Postcodes were introduced in the United Kingdom nearly forty years ago. They have a format with letters corresponding with numbers for different regions. The codes are between five and eight characters long, with a space separating the inward and outward segments. The outward segment denotes the postal district, for example, EH represents Edinburgh.
A full postcode is called a “postcode unit”, and the arrangement of the numbers and letters denote the area, street and buildings where a resident lives. In other words, this can be those most important feature of an address as it quickly and clearly differentiates your home from other homes in the area.
Postcodes are used for many additional purposes to sorting mail. They’re used to calculate insurance premiums, for census information, national health designation and the postcode lottery, which has a Saturday street prize of £10,000. Postcode finders are useful for property buyers eager to find information on the area they’re looking to invest in.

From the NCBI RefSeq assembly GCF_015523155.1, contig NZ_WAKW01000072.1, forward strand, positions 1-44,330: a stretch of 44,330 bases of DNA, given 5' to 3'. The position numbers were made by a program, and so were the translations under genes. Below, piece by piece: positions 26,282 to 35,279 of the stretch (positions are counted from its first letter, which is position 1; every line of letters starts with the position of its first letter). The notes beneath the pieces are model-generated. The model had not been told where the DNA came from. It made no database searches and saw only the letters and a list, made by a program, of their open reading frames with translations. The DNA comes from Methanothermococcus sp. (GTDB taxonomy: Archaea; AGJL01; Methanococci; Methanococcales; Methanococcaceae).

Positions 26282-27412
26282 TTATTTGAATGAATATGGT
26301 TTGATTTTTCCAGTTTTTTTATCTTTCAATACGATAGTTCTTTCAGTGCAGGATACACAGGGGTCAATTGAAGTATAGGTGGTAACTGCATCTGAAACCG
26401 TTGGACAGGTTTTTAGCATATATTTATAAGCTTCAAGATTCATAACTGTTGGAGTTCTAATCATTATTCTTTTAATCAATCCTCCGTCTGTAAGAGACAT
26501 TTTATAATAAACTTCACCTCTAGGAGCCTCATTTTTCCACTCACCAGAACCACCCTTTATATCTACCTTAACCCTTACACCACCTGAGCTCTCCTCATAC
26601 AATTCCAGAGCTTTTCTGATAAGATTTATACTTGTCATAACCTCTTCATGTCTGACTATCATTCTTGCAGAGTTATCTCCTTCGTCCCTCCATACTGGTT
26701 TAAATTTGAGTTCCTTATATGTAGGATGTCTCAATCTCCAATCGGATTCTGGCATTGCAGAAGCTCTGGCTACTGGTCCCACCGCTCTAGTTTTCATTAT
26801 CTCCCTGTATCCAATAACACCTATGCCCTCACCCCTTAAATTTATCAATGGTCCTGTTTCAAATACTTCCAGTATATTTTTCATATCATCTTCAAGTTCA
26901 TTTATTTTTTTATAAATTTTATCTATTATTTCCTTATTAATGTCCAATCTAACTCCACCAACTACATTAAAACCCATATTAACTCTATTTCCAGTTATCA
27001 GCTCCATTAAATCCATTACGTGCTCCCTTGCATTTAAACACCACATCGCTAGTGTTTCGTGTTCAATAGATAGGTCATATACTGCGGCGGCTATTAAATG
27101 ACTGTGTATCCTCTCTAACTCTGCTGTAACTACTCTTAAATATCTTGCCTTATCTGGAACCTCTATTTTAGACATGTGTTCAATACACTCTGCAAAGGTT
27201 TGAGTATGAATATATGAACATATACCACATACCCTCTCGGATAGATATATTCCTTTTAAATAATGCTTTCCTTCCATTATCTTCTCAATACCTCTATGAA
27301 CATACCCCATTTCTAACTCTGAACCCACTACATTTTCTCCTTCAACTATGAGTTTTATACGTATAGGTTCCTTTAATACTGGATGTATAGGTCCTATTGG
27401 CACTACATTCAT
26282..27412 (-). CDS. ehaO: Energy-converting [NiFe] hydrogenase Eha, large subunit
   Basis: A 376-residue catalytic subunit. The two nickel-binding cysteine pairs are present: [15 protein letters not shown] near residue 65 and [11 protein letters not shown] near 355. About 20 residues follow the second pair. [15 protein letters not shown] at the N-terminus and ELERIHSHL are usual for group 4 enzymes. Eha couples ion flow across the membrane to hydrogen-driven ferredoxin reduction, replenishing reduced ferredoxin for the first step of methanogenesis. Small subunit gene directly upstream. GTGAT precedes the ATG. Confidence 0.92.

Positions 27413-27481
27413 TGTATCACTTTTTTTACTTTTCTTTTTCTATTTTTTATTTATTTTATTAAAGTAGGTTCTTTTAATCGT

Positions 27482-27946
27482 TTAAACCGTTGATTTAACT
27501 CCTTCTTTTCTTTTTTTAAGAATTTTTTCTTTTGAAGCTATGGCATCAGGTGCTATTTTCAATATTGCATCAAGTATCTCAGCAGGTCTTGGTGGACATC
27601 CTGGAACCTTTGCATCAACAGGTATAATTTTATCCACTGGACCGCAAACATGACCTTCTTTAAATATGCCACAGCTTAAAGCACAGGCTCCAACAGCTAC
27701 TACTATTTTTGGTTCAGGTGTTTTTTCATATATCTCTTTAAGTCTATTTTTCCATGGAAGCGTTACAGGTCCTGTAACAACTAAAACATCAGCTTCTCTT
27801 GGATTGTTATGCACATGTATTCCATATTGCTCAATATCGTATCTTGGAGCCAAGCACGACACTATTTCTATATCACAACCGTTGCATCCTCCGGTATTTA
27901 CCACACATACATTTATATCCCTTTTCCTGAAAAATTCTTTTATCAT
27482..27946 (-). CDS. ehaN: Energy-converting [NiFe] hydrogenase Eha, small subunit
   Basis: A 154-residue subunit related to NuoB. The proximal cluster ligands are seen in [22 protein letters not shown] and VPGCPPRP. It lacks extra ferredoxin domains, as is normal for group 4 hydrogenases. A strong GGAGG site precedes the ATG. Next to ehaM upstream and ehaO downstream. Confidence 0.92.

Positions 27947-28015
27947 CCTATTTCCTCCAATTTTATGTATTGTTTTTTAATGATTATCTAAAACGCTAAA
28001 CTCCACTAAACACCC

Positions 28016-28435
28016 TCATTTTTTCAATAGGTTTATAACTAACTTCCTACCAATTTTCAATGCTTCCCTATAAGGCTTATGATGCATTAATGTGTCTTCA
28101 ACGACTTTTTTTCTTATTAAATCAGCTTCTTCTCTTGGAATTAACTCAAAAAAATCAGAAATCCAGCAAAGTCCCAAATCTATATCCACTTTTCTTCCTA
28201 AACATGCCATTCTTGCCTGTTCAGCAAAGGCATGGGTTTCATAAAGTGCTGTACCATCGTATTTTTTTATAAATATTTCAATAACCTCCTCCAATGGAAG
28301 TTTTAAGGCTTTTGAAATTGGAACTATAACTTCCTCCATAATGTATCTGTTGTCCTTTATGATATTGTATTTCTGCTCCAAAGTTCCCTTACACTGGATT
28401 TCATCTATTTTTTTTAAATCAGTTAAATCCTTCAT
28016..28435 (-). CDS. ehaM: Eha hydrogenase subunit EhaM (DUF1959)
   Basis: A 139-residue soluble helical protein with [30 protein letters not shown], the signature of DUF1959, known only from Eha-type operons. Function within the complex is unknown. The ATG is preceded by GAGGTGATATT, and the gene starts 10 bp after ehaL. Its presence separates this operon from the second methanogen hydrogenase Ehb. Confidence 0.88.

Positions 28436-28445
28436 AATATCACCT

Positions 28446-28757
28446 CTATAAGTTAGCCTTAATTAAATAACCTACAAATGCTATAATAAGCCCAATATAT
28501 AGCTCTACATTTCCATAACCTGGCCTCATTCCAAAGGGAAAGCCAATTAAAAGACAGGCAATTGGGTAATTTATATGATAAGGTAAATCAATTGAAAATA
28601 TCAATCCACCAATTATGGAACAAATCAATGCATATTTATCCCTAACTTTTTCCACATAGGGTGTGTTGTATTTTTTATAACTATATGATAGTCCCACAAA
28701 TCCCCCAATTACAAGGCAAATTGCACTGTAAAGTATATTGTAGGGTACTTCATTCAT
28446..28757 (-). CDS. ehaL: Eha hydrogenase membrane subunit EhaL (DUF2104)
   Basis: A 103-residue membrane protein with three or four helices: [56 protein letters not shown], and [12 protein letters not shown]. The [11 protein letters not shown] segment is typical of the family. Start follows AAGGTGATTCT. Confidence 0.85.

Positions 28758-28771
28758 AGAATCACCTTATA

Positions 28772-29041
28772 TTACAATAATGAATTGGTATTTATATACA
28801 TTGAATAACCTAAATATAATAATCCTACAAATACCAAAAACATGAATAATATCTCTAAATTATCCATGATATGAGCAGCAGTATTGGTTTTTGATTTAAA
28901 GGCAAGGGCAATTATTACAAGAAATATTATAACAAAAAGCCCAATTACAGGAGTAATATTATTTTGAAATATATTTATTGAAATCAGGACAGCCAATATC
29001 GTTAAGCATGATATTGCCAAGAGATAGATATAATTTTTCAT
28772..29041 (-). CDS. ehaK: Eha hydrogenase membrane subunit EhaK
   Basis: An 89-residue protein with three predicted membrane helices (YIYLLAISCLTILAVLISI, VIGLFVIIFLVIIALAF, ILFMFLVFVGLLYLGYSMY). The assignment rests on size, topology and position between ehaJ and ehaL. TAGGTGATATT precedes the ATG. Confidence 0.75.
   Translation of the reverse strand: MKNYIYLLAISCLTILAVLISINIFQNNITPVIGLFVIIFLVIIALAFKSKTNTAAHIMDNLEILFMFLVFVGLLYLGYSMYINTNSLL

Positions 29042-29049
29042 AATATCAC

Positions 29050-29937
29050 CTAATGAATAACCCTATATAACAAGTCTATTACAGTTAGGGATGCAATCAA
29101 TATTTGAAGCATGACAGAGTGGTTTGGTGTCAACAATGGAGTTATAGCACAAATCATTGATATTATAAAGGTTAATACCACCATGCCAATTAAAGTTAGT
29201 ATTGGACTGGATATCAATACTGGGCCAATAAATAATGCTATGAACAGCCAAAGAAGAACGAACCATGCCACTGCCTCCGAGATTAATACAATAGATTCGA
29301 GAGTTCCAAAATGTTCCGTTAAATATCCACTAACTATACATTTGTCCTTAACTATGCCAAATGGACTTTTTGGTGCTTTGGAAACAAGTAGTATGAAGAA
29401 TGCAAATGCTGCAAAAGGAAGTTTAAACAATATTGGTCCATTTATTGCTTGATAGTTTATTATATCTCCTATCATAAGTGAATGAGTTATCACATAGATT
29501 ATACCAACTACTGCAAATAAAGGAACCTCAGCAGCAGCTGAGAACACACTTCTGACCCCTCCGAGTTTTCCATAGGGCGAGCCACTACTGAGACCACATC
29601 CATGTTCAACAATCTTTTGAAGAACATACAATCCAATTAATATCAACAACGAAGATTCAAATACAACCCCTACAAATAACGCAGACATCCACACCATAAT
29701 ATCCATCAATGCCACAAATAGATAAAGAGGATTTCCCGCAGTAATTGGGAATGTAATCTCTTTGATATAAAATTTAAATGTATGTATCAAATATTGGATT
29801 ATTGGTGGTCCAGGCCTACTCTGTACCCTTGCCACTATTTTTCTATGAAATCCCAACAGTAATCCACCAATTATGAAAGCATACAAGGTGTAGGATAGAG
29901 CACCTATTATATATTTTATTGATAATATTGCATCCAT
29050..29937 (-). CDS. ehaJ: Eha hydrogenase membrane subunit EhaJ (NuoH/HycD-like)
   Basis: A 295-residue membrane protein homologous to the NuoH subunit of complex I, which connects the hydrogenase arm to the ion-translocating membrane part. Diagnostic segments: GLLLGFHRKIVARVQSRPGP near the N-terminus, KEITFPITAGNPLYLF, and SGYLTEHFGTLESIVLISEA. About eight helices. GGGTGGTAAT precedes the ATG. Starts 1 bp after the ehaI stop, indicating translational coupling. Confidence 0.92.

What’s useful about postcodes is that they limit a household to a small collection of properties within a street, part of a street or small village. While the first letter (or pair of letters) in the code represents the area, the second represents the district and so on, giving officials specific information about the property in question.
The inward, or second, segment of the code denotes the specific part of a town or delivery office, with the number indicating a sector and the letters indicating a specific property or properties in the area. This code may only contain letters; however the letters C, I, K, M, O and V are excluded to avoid using letters that, when hand written, can be misconstrued.
Global Positioning Systems (GPS) use postcode information to provide users with travel routes to destinations all over the country.